Safeguarding the sale: Cybersecurity best practices for estate agents

Cybersecurity is more critical than ever for estate agencies looking to safeguard client data and property information. As property transactions and communications have moved increasingly online, sensitive client financial information, property details and listing data have become vulnerable to cyber threats. 

Recent high-profile data breaches in the real estate industry have highlighted the need for better security measures and protocols to tighten the security of property transactions. For estate agents, a breach of confidential client data or sensitive property information could be catastrophic — not just financially, but could seriously damage client trust and the company’s reputation. 

Adopting cybersecurity best practices has therefore become essential for real estate professionals. Robust security measures are needed to encrypt data, secure networks and devices, control access and monitor for potential threats. For agencies looking to step up their cybersecurity, here are some best practices to follow. 

Encrypt sensitive files and data

One of the most vital cybersecurity steps for estate agencies is encrypting sensitive client and property files. Encryption converts information into coded form that cannot be read without a decryption key, providing an essential layer of security should files fall into the wrong hands.

Designate an encryption solution that aligns with your tech environment and needs, while making sure it integrates seamlessly into agents’ workflows. Whenever you’re dealing with things like purchase agreements, financial records, property appraisals or listings and client personally identifiable information, robust encryption is a must. Businesses need to make it a policy to encrypt all sensitive files and data, both digital and physical. 

Monitoring for threats

Estate agencies must be proactive in monitoring networks and systems for potential cyber threats. One of the most effective ways to manage potential issues is with managed detection and response tools that use AI to identify suspicious activity and anomalies that could indicate a breach. Agencies should also conduct regular penetration testing to probe your network for any weaknesses that bad actors could exploit, and work with managed security providers to monitor continuously for malware, unauthorised access attempts and known attack signatures.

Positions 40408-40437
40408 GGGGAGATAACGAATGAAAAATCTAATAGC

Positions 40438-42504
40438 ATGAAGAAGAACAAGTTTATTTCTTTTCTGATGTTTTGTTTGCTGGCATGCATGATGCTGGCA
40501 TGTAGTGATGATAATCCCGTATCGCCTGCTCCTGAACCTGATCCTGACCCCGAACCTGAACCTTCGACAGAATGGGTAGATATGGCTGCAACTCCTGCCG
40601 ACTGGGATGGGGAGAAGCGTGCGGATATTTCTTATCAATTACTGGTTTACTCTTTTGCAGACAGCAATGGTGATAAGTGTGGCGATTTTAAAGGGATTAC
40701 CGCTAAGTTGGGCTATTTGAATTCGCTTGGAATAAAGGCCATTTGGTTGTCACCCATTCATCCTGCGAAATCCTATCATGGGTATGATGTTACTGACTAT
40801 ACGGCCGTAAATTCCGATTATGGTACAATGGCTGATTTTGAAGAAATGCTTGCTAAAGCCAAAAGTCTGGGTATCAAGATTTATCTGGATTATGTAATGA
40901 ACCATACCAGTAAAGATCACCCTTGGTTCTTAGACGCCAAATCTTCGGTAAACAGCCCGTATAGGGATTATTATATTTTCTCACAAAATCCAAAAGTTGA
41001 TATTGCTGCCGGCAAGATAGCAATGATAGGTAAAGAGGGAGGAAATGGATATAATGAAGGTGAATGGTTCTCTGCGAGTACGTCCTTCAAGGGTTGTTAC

It’s critical that estate agencies maintain event logs from firewalls, endpoints and other security tools for forensic evidence if incidents occur. Make sure you have an incident response plan ready, stipulating internal procedures and external reporting requirements in case of a confirmed breach. Lastly, evaluate cyber insurance options to transfer some data breach costs to underwriters. Robust threat monitoring and planning empowers agencies to respond effectively when cyber risks materialise.

Secure network and devices

In addition to encrypting sensitive data, estate agencies must also secure their networks and all devices that connect to them. Cybercriminals can exploit vulnerabilities in networks and endpoints to gain access to systems and steal data, so implementing robust firewalls and endpoint security software is critical. 

Firewalls serve as barriers between your network and external threats, while endpoint protection defends all devices connected to the network. Employ next-gen firewalls with advanced threat detection capabilities. Choose end-to-end endpoint security tools as well, such as antivirus, email filtering and intrusion prevention systems.